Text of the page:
As part of a previous employer's school partnership, I spent several years as a school volunteer on Charleston's West Side.
I regularly enjoyed breakfast and lunch in the cafeteria with fourth graders, read to second grade classes, tutored struggling students and hosted fifth grade graduations. Teachers, counselors and the principal all did their best at the understaffed and overcrowded school.
More recently, I became involved at the high school level as athletic boosters president.
I watched the principal oversee the school while juggling calls from angry parents, issues with troublesome students, questions from staff and commands from the county office. I've closed down a school concession stand after 10 p.m. and bid an administrator good night, knowing he got to school before 7 that morning and had been at work since.
I've watched an exceptionally dedicated staff of teachers and school staff hurdle a stream of barriers, caused as much by a federal, state and county bureaucracy as by demanding parents who are quick to complain but slow to help.
The schools I've volunteered in never seem to have enough. I've always left wishing I and others could do more. To me, these teachers and school administrators are unsung heroes.
For education in the 21st century, it is no longer adequate to simply fund a school building with teachers, a few staff members and blackboards and chalk.
If enhanced lesson plans, better technology and improved buildings engage students further, then the additional cost is worth it.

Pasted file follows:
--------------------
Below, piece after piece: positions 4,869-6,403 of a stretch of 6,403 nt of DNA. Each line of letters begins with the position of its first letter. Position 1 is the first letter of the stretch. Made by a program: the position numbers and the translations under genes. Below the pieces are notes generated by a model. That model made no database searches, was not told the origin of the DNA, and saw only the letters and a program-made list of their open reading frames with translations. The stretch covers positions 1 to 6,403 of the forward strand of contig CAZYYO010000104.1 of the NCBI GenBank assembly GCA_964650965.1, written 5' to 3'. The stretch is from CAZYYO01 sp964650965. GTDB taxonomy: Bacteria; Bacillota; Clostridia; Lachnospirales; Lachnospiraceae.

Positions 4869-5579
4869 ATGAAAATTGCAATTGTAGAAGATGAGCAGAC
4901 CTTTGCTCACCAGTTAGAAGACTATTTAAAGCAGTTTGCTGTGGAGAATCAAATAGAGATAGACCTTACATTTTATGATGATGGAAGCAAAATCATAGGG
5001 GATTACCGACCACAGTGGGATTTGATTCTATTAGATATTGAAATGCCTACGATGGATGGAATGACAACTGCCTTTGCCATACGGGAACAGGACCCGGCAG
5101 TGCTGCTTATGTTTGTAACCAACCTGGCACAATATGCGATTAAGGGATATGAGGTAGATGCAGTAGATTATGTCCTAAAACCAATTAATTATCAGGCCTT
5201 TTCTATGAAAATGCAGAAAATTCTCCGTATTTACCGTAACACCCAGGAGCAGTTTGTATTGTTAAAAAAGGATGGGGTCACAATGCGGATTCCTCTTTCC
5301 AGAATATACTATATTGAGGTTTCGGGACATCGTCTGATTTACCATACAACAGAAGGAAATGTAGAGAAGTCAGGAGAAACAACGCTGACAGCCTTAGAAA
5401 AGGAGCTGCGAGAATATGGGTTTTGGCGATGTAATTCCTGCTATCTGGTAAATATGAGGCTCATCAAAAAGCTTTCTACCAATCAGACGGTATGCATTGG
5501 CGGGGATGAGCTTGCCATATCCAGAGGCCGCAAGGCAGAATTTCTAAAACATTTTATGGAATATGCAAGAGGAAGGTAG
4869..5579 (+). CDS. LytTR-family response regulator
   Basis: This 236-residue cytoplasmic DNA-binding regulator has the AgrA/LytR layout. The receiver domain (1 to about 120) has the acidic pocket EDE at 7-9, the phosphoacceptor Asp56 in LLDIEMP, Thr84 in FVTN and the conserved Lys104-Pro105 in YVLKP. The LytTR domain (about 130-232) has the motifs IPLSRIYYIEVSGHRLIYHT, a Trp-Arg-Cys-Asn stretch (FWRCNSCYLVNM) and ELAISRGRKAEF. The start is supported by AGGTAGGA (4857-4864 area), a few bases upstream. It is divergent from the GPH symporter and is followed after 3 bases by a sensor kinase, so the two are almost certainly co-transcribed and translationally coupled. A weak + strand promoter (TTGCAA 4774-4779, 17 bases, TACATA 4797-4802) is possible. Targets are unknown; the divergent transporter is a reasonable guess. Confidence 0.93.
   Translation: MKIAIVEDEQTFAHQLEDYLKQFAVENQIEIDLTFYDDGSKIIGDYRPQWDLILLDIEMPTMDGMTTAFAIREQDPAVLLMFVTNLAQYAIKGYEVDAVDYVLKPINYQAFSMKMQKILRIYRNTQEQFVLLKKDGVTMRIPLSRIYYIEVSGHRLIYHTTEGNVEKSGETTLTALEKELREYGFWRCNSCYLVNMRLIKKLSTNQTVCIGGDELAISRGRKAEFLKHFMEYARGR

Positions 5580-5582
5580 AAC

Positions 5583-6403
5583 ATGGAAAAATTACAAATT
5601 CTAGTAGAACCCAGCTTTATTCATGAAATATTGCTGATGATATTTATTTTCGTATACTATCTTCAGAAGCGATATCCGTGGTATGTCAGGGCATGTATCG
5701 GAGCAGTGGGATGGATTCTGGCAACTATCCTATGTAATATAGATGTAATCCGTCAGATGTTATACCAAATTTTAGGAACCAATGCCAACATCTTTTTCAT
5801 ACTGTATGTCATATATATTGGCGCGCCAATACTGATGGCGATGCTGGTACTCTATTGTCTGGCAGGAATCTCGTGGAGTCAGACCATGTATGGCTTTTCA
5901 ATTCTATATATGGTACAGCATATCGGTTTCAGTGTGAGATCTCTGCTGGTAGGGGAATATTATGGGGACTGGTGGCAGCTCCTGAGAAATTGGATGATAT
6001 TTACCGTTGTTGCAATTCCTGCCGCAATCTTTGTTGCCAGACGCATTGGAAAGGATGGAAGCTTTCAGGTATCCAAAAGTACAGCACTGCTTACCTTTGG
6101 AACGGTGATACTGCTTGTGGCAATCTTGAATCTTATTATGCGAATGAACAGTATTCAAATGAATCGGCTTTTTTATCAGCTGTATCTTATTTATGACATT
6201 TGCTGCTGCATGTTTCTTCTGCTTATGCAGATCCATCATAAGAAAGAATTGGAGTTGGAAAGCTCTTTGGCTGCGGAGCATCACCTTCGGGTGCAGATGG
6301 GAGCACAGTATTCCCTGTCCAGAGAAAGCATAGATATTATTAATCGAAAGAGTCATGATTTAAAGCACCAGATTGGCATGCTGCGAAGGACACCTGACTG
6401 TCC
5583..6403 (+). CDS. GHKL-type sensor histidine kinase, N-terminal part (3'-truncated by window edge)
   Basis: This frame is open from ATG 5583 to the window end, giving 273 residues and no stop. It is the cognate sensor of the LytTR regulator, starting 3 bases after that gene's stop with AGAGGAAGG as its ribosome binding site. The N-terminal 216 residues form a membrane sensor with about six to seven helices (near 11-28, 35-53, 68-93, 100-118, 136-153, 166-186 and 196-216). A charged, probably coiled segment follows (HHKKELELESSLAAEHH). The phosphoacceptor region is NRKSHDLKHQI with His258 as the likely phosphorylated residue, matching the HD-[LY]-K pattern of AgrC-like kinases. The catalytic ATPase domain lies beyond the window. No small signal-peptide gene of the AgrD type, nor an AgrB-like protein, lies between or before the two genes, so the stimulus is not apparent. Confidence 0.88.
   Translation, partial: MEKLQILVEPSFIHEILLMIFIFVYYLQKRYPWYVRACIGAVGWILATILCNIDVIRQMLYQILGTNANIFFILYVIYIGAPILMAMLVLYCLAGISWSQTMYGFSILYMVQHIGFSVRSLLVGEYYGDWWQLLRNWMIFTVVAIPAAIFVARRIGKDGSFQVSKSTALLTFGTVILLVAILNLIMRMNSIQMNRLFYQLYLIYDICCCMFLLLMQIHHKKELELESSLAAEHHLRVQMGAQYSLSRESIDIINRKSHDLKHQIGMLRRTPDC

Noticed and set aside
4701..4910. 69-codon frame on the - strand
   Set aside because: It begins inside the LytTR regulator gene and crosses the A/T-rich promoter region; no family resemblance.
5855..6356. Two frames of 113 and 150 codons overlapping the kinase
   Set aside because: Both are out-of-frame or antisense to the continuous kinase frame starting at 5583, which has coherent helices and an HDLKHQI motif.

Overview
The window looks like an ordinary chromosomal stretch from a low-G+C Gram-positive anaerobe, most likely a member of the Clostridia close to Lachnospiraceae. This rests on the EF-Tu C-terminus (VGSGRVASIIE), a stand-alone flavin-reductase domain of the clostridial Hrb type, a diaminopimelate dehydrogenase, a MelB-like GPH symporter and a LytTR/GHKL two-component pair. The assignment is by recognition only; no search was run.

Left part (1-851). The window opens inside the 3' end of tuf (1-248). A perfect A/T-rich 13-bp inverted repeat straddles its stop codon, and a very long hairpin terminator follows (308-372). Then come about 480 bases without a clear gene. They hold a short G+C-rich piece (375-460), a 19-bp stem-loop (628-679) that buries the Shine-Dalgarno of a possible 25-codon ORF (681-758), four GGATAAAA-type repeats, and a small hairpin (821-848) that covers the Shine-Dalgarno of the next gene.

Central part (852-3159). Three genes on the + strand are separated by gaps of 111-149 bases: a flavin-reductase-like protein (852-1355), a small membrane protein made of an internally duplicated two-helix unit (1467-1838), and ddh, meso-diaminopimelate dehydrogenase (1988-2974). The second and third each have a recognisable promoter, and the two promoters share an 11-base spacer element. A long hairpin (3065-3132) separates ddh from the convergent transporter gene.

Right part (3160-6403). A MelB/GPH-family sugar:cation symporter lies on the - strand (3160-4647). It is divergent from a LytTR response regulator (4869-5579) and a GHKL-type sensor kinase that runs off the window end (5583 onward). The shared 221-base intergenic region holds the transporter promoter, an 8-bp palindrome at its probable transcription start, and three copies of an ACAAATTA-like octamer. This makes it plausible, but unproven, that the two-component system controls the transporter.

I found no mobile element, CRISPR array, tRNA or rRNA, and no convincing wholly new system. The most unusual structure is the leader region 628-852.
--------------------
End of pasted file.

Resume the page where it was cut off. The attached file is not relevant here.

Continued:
If improvements to vocational schools correlate to graduates better prepared for jobs in the chemical, automotive and health industries and make our area more attractive to expanding companies, the higher investment will be worth it.
If new technology and better-prepared teachers challenge students' natural curiosity so well that they spur young inventors and entrepreneurs who create future job growth, then it will be worth it.
We, the citizens and taxpayers who provide the funds, can choose to support a county school system that is somewhat adequate, or we can expect more from our schools and provide better resources and better opportunities for our students.
The levy will cost me about $10 more per month in property taxes. It's a small price to pay for a better school system that provides our community's children, and our community itself, a better chance for future success.
Merritt is Daily Mail editorial page editor. He may be reached at 304 348-4802 or by email at kelly.merr...@dailymail.com. Follow him on Twitter @ekmerritt.